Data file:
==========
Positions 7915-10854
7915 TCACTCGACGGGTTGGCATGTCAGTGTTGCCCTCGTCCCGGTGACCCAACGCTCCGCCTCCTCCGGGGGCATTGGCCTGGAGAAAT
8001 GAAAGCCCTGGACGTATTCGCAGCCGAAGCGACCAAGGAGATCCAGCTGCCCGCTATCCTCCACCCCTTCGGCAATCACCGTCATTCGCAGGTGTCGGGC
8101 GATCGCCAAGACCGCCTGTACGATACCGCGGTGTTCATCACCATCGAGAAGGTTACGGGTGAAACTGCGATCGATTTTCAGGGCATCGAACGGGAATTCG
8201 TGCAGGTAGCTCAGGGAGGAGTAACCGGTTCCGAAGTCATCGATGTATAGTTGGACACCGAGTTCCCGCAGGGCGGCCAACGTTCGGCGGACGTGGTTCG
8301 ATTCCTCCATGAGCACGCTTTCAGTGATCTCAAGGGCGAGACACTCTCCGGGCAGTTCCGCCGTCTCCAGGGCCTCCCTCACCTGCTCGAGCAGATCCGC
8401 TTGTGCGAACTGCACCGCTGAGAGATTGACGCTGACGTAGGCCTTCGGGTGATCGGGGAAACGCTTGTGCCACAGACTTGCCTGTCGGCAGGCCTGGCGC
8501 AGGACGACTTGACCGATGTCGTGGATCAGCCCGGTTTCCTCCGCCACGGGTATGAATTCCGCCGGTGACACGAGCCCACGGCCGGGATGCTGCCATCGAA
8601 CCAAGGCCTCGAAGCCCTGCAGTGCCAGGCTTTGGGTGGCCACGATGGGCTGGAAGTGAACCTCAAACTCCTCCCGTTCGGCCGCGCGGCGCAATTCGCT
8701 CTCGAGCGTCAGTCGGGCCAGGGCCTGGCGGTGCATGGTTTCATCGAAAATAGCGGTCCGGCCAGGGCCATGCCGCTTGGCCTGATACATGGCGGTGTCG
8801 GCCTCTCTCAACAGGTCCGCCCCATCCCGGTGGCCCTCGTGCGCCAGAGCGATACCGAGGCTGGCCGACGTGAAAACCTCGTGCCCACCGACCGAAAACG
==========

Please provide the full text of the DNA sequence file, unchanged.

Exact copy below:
Positions 7915-10854
7915 TCACTCGACGGGTTGGCATGTCAGTGTTGCCCTCGTCCCGGTGACCCAACGCTCCGCCTCCTCCGGGGGCATTGGCCTGGAGAAAT
8001 GAAAGCCCTGGACGTATTCGCAGCCGAAGCGACCAAGGAGATCCAGCTGCCCGCTATCCTCCACCCCTTCGGCAATCACCGTCATTCGCAGGTGTCGGGC
8101 GATCGCCAAGACCGCCTGTACGATACCGCGGTGTTCATCACCATCGAGAAGGTTACGGGTGAAACTGCGATCGATTTTCAGGGCATCGAACGGGAATTCG
8201 TGCAGGTAGCTCAGGGAGGAGTAACCGGTTCCGAAGTCATCGATGTATAGTTGGACACCGAGTTCCCGCAGGGCGGCCAACGTTCGGCGGACGTGGTTCG
8301 ATTCCTCCATGAGCACGCTTTCAGTGATCTCAAGGGCGAGACACTCTCCGGGCAGTTCCGCCGTCTCCAGGGCCTCCCTCACCTGCTCGAGCAGATCCGC
8401 TTGTGCGAACTGCACCGCTGAGAGATTGACGCTGACGTAGGCCTTCGGGTGATCGGGGAAACGCTTGTGCCACAGACTTGCCTGTCGGCAGGCCTGGCGC
8501 AGGACGACTTGACCGATGTCGTGGATCAGCCCGGTTTCCTCCGCCACGGGTATGAATTCCGCCGGTGACACGAGCCCACGGCCGGGATGCTGCCATCGAA
8601 CCAAGGCCTCGAAGCCCTGCAGTGCCAGGCTTTGGGTGGCCACGATGGGCTGGAAGTGAACCTCAAACTCCTCCCGTTCGGCCGCGCGGCGCAATTCGCT
8701 CTCGAGCGTCAGTCGGGCCAGGGCCTGGCGGTGCATGGTTTCATCGAAAATAGCGGTCCGGCCAGGGCCATGCCGCTTGGCCTGATACATGGCGGTGTCG
8801 GCCTCTCTCAACAGGTCCGCCCCATCCCGGTGGCCCTCGTGCGCCAGAGCGATACCGAGGCTGGCCGACGTGAAAACCTCGTGCCCACCGACCGAAAACG